“The Soul’s Compass”

I’ve always loved the High Holy Day season. In the outer world, the weather turns cooler, the air feels crisper, and the leaves on the trees dance and change hues. In the inner world, the soul comes alive.

The days leading up to and including Selichot, Rosh Hashanah, and Yom Kippur, then extending through Sukkot and Simchat Torah, are replete with family and community, deep memories and emotions, rich imagery, and the eternal spiritual verities of renewal, forgiveness, reconciliation, gratitude, joy, and the Divine that animates all life.

The High Holy Day season is a time of deep introspection and reflection. Teshuvah—Return—marks this deeply soulful time. Return to ourselves, to our loved ones, to our community, to our traditions, to our God, and ultimately and hopefully: Return to our most cherished values and to the best that is within us.

We have the precious opportunity during this sacred time to dust off the compass of our lives, get our bearings, and return to the direction we most deeply need to be heading in our lives. The “soul’s compass”—to borrow a beautiful expression from spiritual teacher Dr. Joan Borysenko—takes precedence during the High Holy Day season, pointing us toward renewed life with our families, friends, community, and God.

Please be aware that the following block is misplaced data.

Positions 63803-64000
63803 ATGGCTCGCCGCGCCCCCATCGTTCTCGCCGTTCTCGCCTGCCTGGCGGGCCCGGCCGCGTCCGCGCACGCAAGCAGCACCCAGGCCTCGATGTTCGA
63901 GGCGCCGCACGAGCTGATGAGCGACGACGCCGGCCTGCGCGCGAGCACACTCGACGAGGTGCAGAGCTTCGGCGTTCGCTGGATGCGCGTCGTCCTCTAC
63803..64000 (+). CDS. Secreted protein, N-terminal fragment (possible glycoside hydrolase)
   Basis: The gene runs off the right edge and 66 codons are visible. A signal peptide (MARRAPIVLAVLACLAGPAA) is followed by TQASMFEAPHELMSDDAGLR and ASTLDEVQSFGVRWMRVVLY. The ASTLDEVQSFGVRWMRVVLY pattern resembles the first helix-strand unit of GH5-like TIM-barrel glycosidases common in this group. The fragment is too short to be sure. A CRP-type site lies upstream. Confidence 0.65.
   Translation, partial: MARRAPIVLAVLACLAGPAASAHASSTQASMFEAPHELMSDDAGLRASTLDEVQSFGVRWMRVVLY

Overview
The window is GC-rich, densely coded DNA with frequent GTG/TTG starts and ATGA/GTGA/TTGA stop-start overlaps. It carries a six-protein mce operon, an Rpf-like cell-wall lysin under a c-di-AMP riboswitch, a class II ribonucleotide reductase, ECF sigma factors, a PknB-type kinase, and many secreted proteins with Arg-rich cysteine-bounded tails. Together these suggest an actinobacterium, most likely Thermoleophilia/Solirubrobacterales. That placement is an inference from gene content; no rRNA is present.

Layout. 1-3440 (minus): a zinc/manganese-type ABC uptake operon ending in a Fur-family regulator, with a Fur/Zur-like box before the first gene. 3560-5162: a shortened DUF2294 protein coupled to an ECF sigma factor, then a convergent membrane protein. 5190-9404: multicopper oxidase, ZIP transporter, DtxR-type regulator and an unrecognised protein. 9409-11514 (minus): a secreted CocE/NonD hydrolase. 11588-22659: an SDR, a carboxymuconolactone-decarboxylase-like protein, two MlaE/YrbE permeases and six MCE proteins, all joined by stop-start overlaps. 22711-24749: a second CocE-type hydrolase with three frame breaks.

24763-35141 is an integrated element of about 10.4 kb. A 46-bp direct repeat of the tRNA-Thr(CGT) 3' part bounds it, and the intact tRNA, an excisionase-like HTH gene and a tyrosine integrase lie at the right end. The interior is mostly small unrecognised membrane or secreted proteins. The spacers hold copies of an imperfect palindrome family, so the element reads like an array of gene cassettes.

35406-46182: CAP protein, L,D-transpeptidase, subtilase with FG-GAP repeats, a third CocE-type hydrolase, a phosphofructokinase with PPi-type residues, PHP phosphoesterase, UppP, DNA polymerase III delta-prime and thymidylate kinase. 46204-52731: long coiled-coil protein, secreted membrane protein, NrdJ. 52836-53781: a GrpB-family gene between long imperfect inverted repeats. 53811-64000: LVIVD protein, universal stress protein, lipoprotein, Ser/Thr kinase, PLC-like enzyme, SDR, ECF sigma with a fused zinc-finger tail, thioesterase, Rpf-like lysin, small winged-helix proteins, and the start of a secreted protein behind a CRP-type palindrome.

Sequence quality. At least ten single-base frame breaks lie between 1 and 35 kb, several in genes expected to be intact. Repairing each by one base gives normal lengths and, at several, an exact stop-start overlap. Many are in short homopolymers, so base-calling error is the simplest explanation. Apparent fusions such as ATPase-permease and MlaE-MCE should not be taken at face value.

If we can acknowledge the pointing of that compass and trust in its guidance, God’s blessings will flow forth in abundance, and Life and the world will truly be renewed for us.

May you and your family be blessed with a good, sweet, and happy New Year.

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Explore posts in the same categories: High Holy Days, Jewish Values

2 Comments on ““The Soul’s Compass””

  1. Naomi aguiar Says:

    My mother and father belong to Temple Sinai and I was fortunate enough to attend Rosh Hashanah services with them this year. I found your sermon on “make me a mench” so inspiring that I made a New Year’s resolution immediately after services: to make donating food a habit!

    Thanks so very much for reminding us to do our part to make the world a better place- particularly given the difficult economic climate in our country. Your sermon reminded me that we are not helpless- we can find ways to help each other through this difficult time.

  2. Just a Jew Says:

    Rabbi I loved your sermon on Erev Rosh Hashana, would you be willing to post a transcript of your high holy day services?


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